The service entity now known as the S-Anon Board of Trustees was formerly called the S-Anon International Committee (SIC).
The idea of an S-Anon International Committee (SIC) was adopted by attendees at the first S-Anon International Conference Business Meeting in Bozeman, MT, in July 1987. The SIC was the precursor to the service arm now known as the S-Anon Board of Trustees.
The Twelve Traditions of S-Anon were adopted by the Conference Business Meeting.
The Business Meeting at Salt Lake City, UT, in January 1989 appointed a Selection Committee to search for volunteers to serve on the SIC. Those four Selection Committee members eventually volunteered to serve as the first SIC Representatives. Two additional representatives volunteered in July 1989, the term of office was set at two years, and the concept of a regional representation structure for S-Anon was proposed and approved. The SIC was empowered to make recommendations that were brought to the fellowship for approval via the Conference Business Meetings.
In January 1991, the composition of the regions as part of the S-Anon Service Structure was proposed and approved.
As S-Anon grew, we were ready for a more formal process to ensure all groups had the opportunity to participate in, and be represented during decision making that would affect S-Anon as a whole.
At a historic meeting of the SIC in Nashville, TN, in July 2001, far-reaching structural changes were approved.
• The Twelve Concepts of Service of Al-Anon were adapted and adopted for use by S-Anon.
• Bylaws of the S-Anon Board of Trustees, which govern the BOT, were proposed and approved.
• The Bylaws changed the name of the S-Anon International Committee to the S-Anon International Family Groups, Inc. Board of Trustees (BOT).
• The Regional Representatives to the SIC at that time were given the new title of “Regional Trustee.”
• A number of formal standing committees were created, and some terminology related to the service structure was changed.
• The Al-Anon service structure was adapted for S-Anon and the Al-Anon/Alateen Service Manual and the Al-Anon book, Paths to Recovery were used as models for forming the new S-Anon service structure.
• The new Board of Trustees (BOT) formally approved a motion to conduct a World Service Conference (WSC), where the issues and policies affecting S-Anon as a whole could be discussed with representatives of all members of the fellowship in North America.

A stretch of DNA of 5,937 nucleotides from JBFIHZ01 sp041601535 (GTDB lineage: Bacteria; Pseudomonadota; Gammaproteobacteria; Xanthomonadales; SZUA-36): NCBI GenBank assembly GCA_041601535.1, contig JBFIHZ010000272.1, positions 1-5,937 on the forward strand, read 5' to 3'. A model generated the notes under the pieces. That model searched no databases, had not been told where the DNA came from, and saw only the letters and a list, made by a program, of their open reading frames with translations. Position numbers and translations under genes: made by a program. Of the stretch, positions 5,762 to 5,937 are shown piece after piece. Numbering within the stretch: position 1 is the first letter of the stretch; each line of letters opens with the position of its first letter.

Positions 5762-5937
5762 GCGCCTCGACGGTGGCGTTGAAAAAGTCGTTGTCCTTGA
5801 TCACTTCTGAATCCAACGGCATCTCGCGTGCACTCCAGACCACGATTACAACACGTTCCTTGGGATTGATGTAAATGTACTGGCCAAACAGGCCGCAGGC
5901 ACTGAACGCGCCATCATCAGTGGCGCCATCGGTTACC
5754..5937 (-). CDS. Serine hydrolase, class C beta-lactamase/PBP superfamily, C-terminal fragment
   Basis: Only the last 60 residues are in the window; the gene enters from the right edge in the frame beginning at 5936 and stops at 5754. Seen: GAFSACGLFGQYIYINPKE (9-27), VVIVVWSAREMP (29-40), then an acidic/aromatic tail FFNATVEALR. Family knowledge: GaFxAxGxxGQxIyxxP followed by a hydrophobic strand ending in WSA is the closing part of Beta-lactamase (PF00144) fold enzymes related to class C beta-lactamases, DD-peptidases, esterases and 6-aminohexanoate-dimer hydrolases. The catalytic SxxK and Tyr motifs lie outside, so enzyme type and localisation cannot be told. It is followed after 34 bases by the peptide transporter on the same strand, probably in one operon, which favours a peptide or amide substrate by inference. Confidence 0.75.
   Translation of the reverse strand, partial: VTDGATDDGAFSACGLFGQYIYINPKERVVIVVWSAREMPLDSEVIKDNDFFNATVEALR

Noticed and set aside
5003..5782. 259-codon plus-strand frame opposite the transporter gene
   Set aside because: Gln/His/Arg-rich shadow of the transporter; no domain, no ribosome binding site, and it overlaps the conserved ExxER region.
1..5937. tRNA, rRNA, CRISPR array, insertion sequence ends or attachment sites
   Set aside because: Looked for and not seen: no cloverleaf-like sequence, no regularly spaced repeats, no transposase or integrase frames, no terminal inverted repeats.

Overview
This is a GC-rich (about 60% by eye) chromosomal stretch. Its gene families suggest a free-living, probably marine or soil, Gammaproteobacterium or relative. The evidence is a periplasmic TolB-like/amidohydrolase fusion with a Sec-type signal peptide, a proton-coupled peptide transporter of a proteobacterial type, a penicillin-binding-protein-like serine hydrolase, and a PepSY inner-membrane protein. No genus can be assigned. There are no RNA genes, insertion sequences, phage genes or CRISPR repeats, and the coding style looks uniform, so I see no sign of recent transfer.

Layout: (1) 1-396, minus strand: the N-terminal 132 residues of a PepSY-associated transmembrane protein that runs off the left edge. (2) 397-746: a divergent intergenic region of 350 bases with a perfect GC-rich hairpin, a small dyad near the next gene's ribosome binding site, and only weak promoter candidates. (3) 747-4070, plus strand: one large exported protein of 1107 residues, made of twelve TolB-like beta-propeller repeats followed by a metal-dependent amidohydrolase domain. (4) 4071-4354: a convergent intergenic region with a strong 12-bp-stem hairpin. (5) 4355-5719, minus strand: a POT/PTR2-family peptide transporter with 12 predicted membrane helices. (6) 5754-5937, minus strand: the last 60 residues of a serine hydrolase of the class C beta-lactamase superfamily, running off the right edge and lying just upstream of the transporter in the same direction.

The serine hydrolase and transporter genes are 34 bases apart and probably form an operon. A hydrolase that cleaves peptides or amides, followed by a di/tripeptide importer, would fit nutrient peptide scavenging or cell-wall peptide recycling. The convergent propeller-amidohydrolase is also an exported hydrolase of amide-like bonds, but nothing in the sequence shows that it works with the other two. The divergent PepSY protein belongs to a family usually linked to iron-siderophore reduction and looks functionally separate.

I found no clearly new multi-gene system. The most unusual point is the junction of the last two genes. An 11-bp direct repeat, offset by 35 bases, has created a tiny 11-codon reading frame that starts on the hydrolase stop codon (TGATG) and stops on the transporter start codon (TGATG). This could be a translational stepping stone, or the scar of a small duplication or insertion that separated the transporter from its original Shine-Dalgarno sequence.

• The World Service Conference Committee (WSCC) was created.
On July 13, 2002, at the Business Meeting at the Portland, OR, International Convention, the WSCC presented a motion to the BOT to begin holding an annual World Service Conference and discontinue the Business Meetings. The motion carried, and the planning for the first WSC began.
Prior to 2004, “Conference Business Meetings” were held in conjunction with the semi-annual SA and S-Anon conventions (then called “conferences”). Recommendations were presented by trusted servants serving on the S-Anon International Committee (SIC) and voted upon by all members in attendance at those Conference Business Meetings. When the S-Anon fellowship was very young, this method of “conference approval” was the best that could be devised, given the financial resources and level of organization that then existed.
San Diego, CA was the venue for the first S-Anon World Service Conference. A number of motions were proposed, and the following motions passed:
• The Twelve Concepts of Service were formally adopted by the WSC.
• Eight BOT Standing Committees were created.
• The S-Anon World Service Conference Charter, which is the basic agreement between the World Service Conference, the Board of Trustees, and the World Service Office, was presented to and approved by three-quarters of the WSC members in attendance on January 9, 2004.
The BOT created a Policy and Service Communications Committee to add to the original eight BOT Committees as shown in the S-Anon Service Structure graphic.
Updated November 2018